St Michael’s was built in 1864-7 on Park Road, just south of the newly created Albert Park. Christ’s Hospital, the main town charity which owned what was then an open field north of Ock Street, had started to develop it for housing.
The new church was built through the efforts of the Reverend Nathaniel Dodson, the indefatigable vicar of St Helen’s and rector of St Nicolas’ from 1824 until a short time before his death in 1867.
The new St Michael’s, which had space for 650 worshippers, was needed to cater for those who lived at the western end of the town and were furthest from the town centre churches of St Helen and St Nicolas. Many of them lived and worked in the crowded courts on Ock Street. St Michael’s would later serve as the local church for the new housing as it developed.
The church was designed by George Gilbert Scott, the most prominent British architect of the time. Scott created a restrained and dignified building. It is in a simple gothic style with a tall west bellcote, and is built of roughly-coursed rubble stone.
Although fundraising for the new church had started in 1860 some funds were still lacking when the structure was completed, and the fittings in place for the consecration service were sparse: second-hand pews, a borrowed harmonium, no fixed lighting, and no heating. It took a combination of donations and the efforts of the congregation over the next few decades to provide lighting, heating, an organ, stained glass, and other fittings including a reredos of 1878 by Edwin Dolby and an altar of 1911 by Harry Redfern, both of them well known local architects. A church room was added in 1968 and there was a major refurbishment and reordering in 2008.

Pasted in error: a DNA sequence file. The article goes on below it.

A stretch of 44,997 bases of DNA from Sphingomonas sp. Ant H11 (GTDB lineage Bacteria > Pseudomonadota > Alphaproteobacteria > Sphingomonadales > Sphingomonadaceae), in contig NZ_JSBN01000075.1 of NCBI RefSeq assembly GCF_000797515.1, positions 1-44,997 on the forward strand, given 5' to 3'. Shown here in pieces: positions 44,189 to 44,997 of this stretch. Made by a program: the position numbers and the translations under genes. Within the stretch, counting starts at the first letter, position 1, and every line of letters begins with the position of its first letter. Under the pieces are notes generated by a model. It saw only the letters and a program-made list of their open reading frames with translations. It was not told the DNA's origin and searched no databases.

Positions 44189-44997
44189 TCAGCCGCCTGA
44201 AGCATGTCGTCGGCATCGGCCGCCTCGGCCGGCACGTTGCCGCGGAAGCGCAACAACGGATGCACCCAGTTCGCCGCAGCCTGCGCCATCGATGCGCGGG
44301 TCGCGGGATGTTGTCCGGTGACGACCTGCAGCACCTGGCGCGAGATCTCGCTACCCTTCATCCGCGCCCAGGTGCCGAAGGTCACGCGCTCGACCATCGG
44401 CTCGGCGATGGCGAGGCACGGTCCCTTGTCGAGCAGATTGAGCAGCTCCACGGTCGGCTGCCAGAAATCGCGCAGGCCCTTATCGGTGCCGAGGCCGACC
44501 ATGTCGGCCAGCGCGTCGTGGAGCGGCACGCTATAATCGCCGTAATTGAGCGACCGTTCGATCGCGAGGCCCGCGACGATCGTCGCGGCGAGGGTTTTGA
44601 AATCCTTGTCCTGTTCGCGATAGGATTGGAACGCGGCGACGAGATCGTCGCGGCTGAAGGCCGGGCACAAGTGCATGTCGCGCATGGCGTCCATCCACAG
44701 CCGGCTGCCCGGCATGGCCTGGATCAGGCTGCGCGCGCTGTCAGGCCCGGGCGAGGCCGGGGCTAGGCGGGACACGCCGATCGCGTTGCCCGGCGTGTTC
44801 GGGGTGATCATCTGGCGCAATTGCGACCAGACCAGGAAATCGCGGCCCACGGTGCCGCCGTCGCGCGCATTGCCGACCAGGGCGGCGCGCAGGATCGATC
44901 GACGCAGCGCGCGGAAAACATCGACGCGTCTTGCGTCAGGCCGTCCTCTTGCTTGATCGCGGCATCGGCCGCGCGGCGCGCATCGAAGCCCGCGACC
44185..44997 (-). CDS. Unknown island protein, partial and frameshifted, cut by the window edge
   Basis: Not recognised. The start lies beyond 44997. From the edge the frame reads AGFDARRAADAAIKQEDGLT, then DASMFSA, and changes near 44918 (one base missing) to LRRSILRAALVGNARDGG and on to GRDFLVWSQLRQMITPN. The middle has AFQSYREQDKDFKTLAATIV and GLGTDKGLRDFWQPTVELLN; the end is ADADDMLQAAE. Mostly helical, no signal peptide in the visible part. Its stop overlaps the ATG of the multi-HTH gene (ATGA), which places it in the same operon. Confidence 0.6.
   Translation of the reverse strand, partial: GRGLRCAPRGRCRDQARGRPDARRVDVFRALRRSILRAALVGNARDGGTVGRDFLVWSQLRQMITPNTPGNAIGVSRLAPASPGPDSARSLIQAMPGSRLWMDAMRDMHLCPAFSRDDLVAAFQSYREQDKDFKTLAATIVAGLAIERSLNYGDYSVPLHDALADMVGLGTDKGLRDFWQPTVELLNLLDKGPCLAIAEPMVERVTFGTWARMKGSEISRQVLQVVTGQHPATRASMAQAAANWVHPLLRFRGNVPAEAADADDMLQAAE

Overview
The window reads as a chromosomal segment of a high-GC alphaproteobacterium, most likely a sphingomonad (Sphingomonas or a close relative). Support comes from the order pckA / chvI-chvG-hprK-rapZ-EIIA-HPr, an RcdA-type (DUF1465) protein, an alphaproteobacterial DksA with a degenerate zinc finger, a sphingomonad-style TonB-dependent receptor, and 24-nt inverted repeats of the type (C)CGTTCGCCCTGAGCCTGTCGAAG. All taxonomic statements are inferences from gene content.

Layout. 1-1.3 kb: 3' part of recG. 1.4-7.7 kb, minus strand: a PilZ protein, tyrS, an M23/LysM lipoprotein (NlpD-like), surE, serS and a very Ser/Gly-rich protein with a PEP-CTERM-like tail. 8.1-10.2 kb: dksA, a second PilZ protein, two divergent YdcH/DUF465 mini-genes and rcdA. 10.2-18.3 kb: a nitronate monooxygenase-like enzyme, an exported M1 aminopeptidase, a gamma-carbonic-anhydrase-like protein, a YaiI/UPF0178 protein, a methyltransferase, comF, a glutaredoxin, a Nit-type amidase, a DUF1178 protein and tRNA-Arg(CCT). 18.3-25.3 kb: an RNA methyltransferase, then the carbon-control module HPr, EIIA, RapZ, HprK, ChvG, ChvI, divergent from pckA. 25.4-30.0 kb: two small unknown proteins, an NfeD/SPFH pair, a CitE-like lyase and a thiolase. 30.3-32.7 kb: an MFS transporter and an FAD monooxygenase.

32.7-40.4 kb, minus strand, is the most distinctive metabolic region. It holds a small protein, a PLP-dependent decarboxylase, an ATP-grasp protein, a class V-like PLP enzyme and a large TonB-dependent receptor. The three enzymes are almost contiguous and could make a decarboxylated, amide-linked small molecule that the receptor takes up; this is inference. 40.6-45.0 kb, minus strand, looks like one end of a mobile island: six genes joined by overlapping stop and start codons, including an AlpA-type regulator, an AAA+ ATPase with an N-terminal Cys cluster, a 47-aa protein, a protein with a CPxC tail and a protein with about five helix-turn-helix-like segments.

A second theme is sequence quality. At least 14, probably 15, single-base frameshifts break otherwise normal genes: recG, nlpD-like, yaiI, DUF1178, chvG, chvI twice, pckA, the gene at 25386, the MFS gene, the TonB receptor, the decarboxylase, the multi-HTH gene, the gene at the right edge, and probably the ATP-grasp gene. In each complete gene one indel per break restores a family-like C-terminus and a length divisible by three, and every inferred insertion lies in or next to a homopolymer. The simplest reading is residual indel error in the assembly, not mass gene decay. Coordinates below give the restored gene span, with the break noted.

Initially, St Michael’s would have followed the same practices as St Helen’s and St Nicolas’ as it was served by the same clergy, and its baptism registers show that its congregation was largely from the surrounding neighbourhood. Today, and it seems since the 1920s, it is at the high church end of the Anglican spectrum and its congregation comes from all over Abingdon.
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© AAAHS and contributors 2013, revised 2022.